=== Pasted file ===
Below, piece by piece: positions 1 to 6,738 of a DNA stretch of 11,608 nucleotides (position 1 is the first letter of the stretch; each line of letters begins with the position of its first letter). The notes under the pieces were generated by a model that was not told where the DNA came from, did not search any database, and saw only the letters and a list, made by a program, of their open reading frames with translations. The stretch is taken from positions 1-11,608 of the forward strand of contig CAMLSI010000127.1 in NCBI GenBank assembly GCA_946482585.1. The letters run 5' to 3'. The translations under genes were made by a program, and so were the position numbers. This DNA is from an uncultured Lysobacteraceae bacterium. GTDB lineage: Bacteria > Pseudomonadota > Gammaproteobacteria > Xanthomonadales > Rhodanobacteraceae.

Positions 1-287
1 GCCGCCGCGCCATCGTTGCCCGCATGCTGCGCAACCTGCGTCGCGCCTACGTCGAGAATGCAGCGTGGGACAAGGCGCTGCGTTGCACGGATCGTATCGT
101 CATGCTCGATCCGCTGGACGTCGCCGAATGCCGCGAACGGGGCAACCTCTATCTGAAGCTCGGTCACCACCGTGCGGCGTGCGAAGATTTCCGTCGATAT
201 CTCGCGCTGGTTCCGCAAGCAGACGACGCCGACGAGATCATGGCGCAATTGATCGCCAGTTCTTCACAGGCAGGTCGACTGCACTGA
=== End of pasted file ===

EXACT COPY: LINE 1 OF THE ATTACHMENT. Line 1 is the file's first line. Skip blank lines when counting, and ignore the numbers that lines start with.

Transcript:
Below, piece by piece: positions 1 to 6,738 of a DNA stretch of 11,608 nucleotides (position 1 is the first letter of the stretch; each line of letters begins with the position of its first letter). The notes under the pieces were generated by a model that was not told where the DNA came from, did not search any database, and saw only the letters and a list, made by a program, of their open reading frames with translations. The stretch is taken from positions 1-11,608 of the forward strand of contig CAMLSI010000127.1 in NCBI GenBank assembly GCA_946482585.1. The letters run 5' to 3'. The translations under genes were made by a program, and so were the position numbers. This DNA is from an uncultured Lysobacteraceae bacterium. GTDB lineage: Bacteria > Pseudomonadota > Gammaproteobacteria > Xanthomonadales > Rhodanobacteraceae.